In the short time between the immense flooding in Texas wrought by Hurricane Harvey and the destruction to come in Florida wrought by Hurricane Irma, one of the most powerful earthquakes in Mexico’s history rocked the country.
Mexico City, more than 600 miles away, shook amid the tremors. The death toll has surpassed 30 and continues to climb as Mexico, too, prepares for a hurricane — Katia, Category 2, expected to slam into Mexico’s east coast on Saturday.
The Mexican government will stretch itself as it tries to ensure the safety of its citizens, and it’s perhaps worth wondering whether its neighboring government to the north will lend a hand.
The United States, as noted earlier, is handling the aftermath of one unprecedented disaster (Harvey) while trying to ready itself for yet another potentially unprecedented disaster (Irma). It, too, will stretch itself trying to ensure the safety of its citizens.
But in the wake of Harvey’s catastrophic flooding, the Mexican government offered its assistance to Texas even while President Donald Trump again insisted Mexico would pay for his wall along the border between the two countries.
On Aug. 27, the Mexican Secretary of Foreign Relations office released a statement rebuking Trump, but concluded by offering help to anyone in the U.S. reeling from Harvey:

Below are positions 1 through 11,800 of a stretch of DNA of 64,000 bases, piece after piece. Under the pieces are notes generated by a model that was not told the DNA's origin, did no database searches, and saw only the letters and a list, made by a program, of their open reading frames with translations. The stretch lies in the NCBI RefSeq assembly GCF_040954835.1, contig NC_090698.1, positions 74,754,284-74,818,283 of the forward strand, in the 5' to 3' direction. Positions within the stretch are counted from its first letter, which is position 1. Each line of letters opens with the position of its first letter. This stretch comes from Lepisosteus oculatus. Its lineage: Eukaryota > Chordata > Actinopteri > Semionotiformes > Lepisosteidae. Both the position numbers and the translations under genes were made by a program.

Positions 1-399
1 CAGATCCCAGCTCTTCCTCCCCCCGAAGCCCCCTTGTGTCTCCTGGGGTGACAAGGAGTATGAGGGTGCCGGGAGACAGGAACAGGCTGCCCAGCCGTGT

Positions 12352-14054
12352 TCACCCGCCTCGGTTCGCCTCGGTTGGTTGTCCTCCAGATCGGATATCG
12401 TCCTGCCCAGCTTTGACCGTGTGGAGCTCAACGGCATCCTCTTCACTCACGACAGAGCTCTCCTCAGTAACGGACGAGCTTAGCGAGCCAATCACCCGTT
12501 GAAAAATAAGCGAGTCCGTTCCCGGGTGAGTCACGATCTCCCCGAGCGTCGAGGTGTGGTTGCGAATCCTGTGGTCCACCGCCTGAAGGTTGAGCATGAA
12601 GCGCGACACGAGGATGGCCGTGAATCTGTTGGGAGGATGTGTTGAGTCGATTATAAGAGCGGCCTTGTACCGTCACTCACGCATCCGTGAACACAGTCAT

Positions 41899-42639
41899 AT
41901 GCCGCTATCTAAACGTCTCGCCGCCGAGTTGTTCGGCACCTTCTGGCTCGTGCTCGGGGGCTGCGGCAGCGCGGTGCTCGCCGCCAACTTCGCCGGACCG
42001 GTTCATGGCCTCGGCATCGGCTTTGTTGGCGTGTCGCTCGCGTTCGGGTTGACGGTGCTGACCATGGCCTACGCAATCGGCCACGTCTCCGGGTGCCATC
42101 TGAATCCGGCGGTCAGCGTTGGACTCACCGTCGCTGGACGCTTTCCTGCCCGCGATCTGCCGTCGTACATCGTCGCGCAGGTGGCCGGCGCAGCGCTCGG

“The Government of Mexico takes this opportunity to express its full solidarity with the people and government of the United States for the damages caused by Hurricane Harvey in Texas, and reports that we have offered the US government all the help and cooperation that can be provided by the different Mexican government agencies to deal with the impacts of this natural disaster, as must good neighbors in times of difficulty.”
The Mexican government, in contact with the State Department and the government of Texas, reportedly offered to help residents affected by Harvey in the same way the nation’s government helped victims of Hurricane Katrina, which rocked Louisiana and other states in 2005. Texas Governor Greg Abbott accepted the offer.
Following Katrina, Mexican soldiers found themselves on U.S. soil for the first time in more than 150 years. They stayed for three weeks in Louisiana and Mississippi, according to The Washington Post, where they delivered about 184,000 tons of supplies, and around 170,000 meals.
A State Department spokesperson wrote in an email that Mexico hasn’t requested aid following the earthquake, but that the U.S. government is “in close contact with Mexican authorities as we monitor the situation.”
“In addition to Mexico, we are monitoring the situation in Guatemala and El Salvador closely regarding earthquake and tsunami-related impacts,” the spokesperson wrote.
Trump has so far not publicly spoken about potential aid to Mexico, and, yes, that means no tweets, either.
President of Mexico Enrique Peña Nieto, however, tweeted his thanks to friendly nations and leaders for their solidarity and support.
En nombre de los mexicanos, agradezco las muestras de solidaridad y apoyo que hemos recibido por parte de líderes y naciones amigas.
— Enrique Peña Nieto (@EPN) September 8, 2017
Maybe that tweet is genuine. Maybe it’s a subtweet. Maybe both.